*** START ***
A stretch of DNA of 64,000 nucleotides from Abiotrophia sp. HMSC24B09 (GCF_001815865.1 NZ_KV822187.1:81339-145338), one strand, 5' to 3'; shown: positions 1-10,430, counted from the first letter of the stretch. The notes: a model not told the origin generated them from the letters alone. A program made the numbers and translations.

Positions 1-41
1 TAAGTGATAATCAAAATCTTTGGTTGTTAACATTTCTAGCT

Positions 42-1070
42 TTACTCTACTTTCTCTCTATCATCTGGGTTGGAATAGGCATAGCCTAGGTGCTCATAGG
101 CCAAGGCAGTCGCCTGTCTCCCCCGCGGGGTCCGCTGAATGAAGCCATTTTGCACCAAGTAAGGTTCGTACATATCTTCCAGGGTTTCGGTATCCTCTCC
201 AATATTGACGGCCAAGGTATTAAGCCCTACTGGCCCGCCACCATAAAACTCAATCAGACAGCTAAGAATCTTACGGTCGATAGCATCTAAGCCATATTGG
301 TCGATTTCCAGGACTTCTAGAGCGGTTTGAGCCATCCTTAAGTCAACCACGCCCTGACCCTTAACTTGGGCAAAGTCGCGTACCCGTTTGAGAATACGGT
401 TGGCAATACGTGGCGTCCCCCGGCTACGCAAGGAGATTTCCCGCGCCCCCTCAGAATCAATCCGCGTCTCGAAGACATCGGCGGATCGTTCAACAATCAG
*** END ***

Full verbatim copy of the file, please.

A stretch of DNA of 64,000 nucleotides from Abiotrophia sp. HMSC24B09 (GCF_001815865.1 NZ_KV822187.1:81339-145338), one strand, 5' to 3'; shown: positions 1-10,430, counted from the first letter of the stretch. The notes: a model not told the origin generated them from the letters alone. A program made the numbers and translations.

Positions 1-41
1 TAAGTGATAATCAAAATCTTTGGTTGTTAACATTTCTAGCT

Positions 42-1070
42 TTACTCTACTTTCTCTCTATCATCTGGGTTGGAATAGGCATAGCCTAGGTGCTCATAGG
101 CCAAGGCAGTCGCCTGTCTCCCCCGCGGGGTCCGCTGAATGAAGCCATTTTGCACCAAGTAAGGTTCGTACATATCTTCCAGGGTTTCGGTATCCTCTCC
201 AATATTGACGGCCAAGGTATTAAGCCCTACTGGCCCGCCACCATAAAACTCAATCAGACAGCTAAGAATCTTACGGTCGATAGCATCTAAGCCATATTGG
301 TCGATTTCCAGGACTTCTAGAGCGGTTTGAGCCATCCTTAAGTCAACCACGCCCTGACCCTTAACTTGGGCAAAGTCGCGTACCCGTTTGAGAATACGGT
401 TGGCAATACGTGGCGTCCCCCGGCTACGCAAGGAGATTTCCCGCGCCCCCTCAGAATCAATCCGCGTCTCGAAGACATCGGCGGATCGTTCAACAATCAG